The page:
BBSRC and NERC are working together, with partners, to fund three new initiatives to improve our understanding of soils, which are key to tackling many of today's global challenges, including food, water, energy security and climate change. One of these initiatives is the Global Food Security 'Soil and Rhizosphere Interactions for Sustainable Agri-ecosystems' (SARISA) programme. Four research projects, with a collective valueof £5M, have been funded to investigate the interactions between soil and the communities of microbes that live in close association with plant roots. Dr Gary Bending’s project is one of the funded projects which will use advanced genetic sequencing methods to derive new understanding of the factors which shape the composition of the rhizosphere microbial community (i.e. its 'microbiome'), and its consequences for crop growth.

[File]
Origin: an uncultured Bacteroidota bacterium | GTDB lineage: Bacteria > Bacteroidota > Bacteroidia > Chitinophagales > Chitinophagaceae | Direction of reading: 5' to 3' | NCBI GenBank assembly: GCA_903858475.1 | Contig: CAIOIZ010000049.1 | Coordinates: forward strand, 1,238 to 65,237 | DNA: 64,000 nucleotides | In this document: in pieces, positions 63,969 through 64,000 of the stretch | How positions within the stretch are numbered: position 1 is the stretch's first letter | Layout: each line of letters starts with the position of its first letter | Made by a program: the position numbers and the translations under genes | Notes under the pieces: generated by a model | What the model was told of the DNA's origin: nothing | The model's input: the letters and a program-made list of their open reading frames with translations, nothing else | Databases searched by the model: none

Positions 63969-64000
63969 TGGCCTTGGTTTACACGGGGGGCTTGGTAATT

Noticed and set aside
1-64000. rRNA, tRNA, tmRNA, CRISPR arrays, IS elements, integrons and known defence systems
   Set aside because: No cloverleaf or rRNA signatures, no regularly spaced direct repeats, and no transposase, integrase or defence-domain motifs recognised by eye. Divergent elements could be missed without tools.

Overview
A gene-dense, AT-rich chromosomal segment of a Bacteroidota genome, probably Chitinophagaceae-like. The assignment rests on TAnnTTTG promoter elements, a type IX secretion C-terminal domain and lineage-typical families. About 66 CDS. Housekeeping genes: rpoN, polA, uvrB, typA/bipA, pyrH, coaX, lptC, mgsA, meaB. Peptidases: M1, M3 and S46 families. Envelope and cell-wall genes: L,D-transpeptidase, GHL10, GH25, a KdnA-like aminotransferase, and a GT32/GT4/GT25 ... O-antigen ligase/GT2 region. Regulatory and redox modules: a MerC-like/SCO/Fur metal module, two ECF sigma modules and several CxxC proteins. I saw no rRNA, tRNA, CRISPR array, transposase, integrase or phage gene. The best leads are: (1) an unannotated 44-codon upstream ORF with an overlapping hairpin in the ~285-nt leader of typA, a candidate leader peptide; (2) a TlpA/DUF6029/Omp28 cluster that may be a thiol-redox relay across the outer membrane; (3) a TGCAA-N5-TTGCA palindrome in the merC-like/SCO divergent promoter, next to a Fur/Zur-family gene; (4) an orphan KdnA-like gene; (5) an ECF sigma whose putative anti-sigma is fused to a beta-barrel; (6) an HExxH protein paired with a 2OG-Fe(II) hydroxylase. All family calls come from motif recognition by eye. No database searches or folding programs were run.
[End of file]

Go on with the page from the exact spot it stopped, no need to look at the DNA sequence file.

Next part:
Using field crops of oilseed rape as a model system we will determine the roles of soil biodiversity, local climate, soil properties, rotation, genotypeand geographical distance in shaping the rhizosphere microbiome.
The project will identify shifts in microbial composition and both microbial and plant gene expression associated with a change from a healthy to a diseased rhizosphere. We will use this data to investigate the potential to manipulate recruitment of detrimental and beneficial soil biota into the rhizosphere microbiome in order to promote crop growth and yield.
Importantly, the work will be conducted in the field, using commercial crops of OSR, so that the results of the work will have immediate agronomic relevance. In addition to providing fundamental new understanding of rhizosphere biology, we will derive specific understanding of yield decline in oilseed rape.
|Chris van der Gast|
|David Bass||Peter Mills||Keith Norman|